Oceanic, underwater and wild photography
by Jeremy Somerville
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    How to capture day and night in a single photo

    Tutorial - Updated 13th Dec 2016  (originally 28th May 2015)

    Back in May last year I took this photo and shared it on instagram and facebook. It generated a bit of buzz and the story behind it was later shared on PetaPixel. In this tutorial I'll reveal how I went about capturing this image. This is no photoshop trick, it is a single exposure.


    The trick to capturing this photo is patience. Sure I could take two separate photos, one at sunrise and another at night and merge them together, but where would be the fun in that?

    It's a little bit deceptive to call this photo day and night because the 'sun' in the photo is actually the moon. Moonrise is an ideal time to take this type of image because the moon is not bright enough to wash the stars out completely but still provides plenty of reflected warmth from the sun. This image was taken when the moon was about 3/4 full. The hard part is waiting. Trying to get a night with no clouds AND a moonrise is tricky and you may have to wait weeks (if not months) for the perfect opportunity. Patience is the name of the game.

    The night I took this photo, I was planning on creating milky way images while using the light from the moon to 'paint' my foreground elements. I accidentally discovered the moon looked like the sun in one of my photos so I changed tactic and tried this shot.


    I knew when I was taking this photo, that I wanted to be in it. I didn't really expect to get anything very good out of it, so I figured I'd go for something that would be instagram fodder. Now a normal person might have used a remote or something to take the photo once they were in position. I didn't do that (mainly because I don't have a remote).

    Instead, I had to run to beat my 10 second timer. Although the distance from the camera to my position is only about 20m in a straight line. I couldn't actually run that way. There's a small fence that protects the dunes (that you can't see here) that prevented that. Instead I had to run down a track out of frame on the left, sprint over to my position and calm myself enough so that I didn't wobble during the exposure.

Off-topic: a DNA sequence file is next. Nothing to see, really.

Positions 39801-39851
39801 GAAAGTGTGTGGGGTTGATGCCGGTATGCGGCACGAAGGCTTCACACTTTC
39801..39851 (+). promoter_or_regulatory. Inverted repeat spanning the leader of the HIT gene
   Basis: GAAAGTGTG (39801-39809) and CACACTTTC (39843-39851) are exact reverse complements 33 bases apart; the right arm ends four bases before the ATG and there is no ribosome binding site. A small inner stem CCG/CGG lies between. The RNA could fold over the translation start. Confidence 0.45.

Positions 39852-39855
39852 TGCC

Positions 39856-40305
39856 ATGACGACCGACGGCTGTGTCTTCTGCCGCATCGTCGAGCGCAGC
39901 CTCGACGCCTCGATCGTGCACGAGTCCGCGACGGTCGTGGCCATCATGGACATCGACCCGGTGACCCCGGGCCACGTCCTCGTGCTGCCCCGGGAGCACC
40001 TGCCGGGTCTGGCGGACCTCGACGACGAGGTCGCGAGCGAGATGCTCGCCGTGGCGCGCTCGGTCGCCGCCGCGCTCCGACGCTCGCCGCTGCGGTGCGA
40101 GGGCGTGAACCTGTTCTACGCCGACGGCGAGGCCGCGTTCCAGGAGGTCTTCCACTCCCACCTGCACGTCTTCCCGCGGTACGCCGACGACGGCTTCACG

It wasn't particularly easy. It was dark, I was sprinting and I didn't know where I had to stand. I also had to stay still for 30 seconds but I didn't know when the camera had started or when it ended. It took multiple trial and error attempts till I got a shot I was happy with.

    Camera settings

    As I've already hinted at, my camera was set for a 30 second exposure. Generally for astro photography a good starting point is an aperture of f2.8 (or as fast as you can go), 15 second exposure and ISO of 800-1600. It's pretty hard to know in advance what is going the be the right settings until you take a test shot. If it comes out too dark, you can bump the ISO or shoot a longer exposure.

    I usually opt for a longer exposure over bumping the ISO, even though I know it will start to introduce motion blur in the stars overhead. The reason I do this is because I know if I bump my ISO too far, the stars will start to blend into the noise. That being said, you can worry too much about noise. Most modern DSLRs are much better at handling high ISOs than the 5 year old body I was using here. If I had been using a newer camera I would have undoubtedly bumped ISO instead.

    Editing it with lightroom

    Taking a photo into Lightroom is always one of my favourite parts of the process. People often get dismayed when they import their raw files and find they look flat and boring. It can be annoying, but it is the whole point of shooting raw. Raw files allow you to pull more out of the shadows and highlights. To do that it has to keep all that information in there. A raw file isn't really a image file at all. It has so much information that it can't all end up in the final image. It can't make assumptions about what should and shouldn't be there so until it's processed, the logical way to display that raw file is as a flat image.

    Moonrise lightroom before and after

    Editing this image was a fairly straightforward process. It probably required a little more work than I normally do, but it was all done inside of lightroom.


    The first thing I do to all my photos is add a bit of contrast. This helps me see what's going on a bit better. Generally speaking, if I don't already know, this step will reveal how I'd like to edit the image.


    The wonkiness of the horizon was bugging me so my next step is to grab the Straighten Tool and fix that. I also applied Lens Profile Corrections to remove any distortion there.

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